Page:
As I watch this movie from an outsider’s perspective (being a Canadian and all) I am astonished at the difficulties and the hardships it takes to become an American Citizen, to stay in America or even achieve a working permit as according to Wayne Kramer, the films writer and director.

Max Brogan (Harrison Ford) is an Immigration agent who actually has a heart and shows compassion for most of the people he is suppose to track down and deport.  His partner, Hamid (Cliff Curtis who is one of those actors I love and never really get to see enough of) an Iranian-American (Hmmmm, a Kiwi – playing an Iranian–American.  Love it!!) who is completely loyal to his family and is feeling torn between his cultural traditions and being an American (which is hard to toggle between sometimes).  Hamid has one of the most moving monologues later in the film – however, I don’t want to give up too much… 

 Denise is an Immigration Defense Attorney (Ashley Judd, who is slightly forgettable in this role as apparently she was drained of all acting ability after an unbelievable performance in BUG) is in the midst of trying to find a family for an orphaned child from Africa as well as dealing with the deportation of a 15-year old girl from Bangladesh (even though she hasn’t been there since she was three years old and does not speak a word of her traditional language), after she presents a paper at school stating that people should try to understand the 9/11 hijackers, which the school’s principal reports to authorities as promoting terrorism (because I guess in the US, they are so afraid of something like that happening again that they would report to homeland security on a 15 year old girl who wrote an essay!  By the way, when you watch the scene, she is not promoting and is going through things that most normal teenage girls go through).  This story upset me most of all as it turns out that her parents and her are still not American Citizens and one parent must choose which is to go back with the girl and who is to stay in the US with the girl’s two younger siblings as they are citizens, being that they were born there.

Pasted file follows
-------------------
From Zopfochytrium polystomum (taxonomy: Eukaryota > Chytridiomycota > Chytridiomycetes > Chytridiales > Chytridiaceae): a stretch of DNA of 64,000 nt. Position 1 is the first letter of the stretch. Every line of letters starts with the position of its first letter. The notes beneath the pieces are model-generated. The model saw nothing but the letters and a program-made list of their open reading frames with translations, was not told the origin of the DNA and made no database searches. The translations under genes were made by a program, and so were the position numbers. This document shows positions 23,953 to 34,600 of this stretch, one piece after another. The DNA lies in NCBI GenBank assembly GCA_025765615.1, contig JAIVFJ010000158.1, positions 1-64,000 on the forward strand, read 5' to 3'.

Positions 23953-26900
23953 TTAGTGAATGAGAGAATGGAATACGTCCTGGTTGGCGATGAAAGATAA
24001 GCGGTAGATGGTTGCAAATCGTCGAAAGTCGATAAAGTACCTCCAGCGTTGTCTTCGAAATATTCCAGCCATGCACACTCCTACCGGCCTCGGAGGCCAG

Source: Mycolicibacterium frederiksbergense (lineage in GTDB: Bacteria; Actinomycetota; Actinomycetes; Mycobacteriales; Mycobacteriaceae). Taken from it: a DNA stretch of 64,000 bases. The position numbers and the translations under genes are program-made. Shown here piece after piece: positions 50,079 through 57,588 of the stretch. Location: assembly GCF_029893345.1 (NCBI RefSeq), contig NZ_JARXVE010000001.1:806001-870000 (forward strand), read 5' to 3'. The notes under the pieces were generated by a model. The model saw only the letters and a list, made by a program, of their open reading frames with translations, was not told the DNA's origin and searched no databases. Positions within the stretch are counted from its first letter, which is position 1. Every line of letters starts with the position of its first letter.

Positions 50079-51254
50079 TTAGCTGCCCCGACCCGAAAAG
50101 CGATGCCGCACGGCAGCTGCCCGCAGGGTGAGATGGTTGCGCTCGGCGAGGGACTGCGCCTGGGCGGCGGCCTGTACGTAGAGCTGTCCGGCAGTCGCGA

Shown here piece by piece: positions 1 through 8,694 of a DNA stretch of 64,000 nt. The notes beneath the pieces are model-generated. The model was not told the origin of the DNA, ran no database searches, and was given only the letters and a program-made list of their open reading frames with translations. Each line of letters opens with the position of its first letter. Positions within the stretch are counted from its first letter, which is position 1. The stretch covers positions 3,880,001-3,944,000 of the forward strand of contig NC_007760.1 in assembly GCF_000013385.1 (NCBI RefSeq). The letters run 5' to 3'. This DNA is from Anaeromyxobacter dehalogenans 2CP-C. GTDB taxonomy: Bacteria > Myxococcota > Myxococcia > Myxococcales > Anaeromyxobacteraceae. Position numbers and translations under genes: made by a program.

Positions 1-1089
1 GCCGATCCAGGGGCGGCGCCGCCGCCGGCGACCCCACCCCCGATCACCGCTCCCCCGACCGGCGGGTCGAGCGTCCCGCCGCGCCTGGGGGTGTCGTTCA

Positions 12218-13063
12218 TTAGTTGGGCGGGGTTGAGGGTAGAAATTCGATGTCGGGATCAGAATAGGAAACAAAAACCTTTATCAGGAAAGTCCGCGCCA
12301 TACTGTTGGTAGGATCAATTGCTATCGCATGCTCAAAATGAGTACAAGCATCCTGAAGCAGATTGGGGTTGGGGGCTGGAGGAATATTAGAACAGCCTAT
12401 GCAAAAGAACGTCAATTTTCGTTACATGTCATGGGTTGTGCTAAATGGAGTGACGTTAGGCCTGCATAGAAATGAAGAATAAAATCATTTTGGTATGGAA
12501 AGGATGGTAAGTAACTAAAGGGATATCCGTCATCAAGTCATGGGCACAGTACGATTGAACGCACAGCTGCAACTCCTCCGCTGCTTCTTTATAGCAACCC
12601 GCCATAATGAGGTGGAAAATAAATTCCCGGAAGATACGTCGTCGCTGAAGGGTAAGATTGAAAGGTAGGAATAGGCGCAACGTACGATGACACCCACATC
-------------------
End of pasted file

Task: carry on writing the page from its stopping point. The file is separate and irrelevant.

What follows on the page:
Other stories intertwine such as Gavin (Jim Sturgess) who is jewish and is trying to use his jewish background to secure a job at a jewish school, even though he has never practiced his faith (actually he considers himself an atheist, but whatever works!).  There is Cole (Ray Liotta who pulls off slimy agent guy perfectly), the husband of Denise, who is using his position as a green card approval supervisor to force an aussie actress trying to get her status, into a sexual relationship.  There are a few more stories however, if I tell you about them, we’ll be here all day!  

As difficult as it was to watch some of the storylines, and even though I wonder if some of the difficulties are fabricated or embellished to the umpteenth degree (I hope some of it was because if not then I feel sad for those desperately trying to seek a better life and angry at a government who has little compassion for those less fortunate) this is one of those movies you should definitely see, even if it is to get an understanding to some degree of what it is like to become a citizen of another country (including Canada). 

As much as it was upsetting, some of the performances were heartwrenching and wonderful and if you can get past the anger and sadness you feel for some of the characters, you’ll find this movie pushes some boundaries of its own.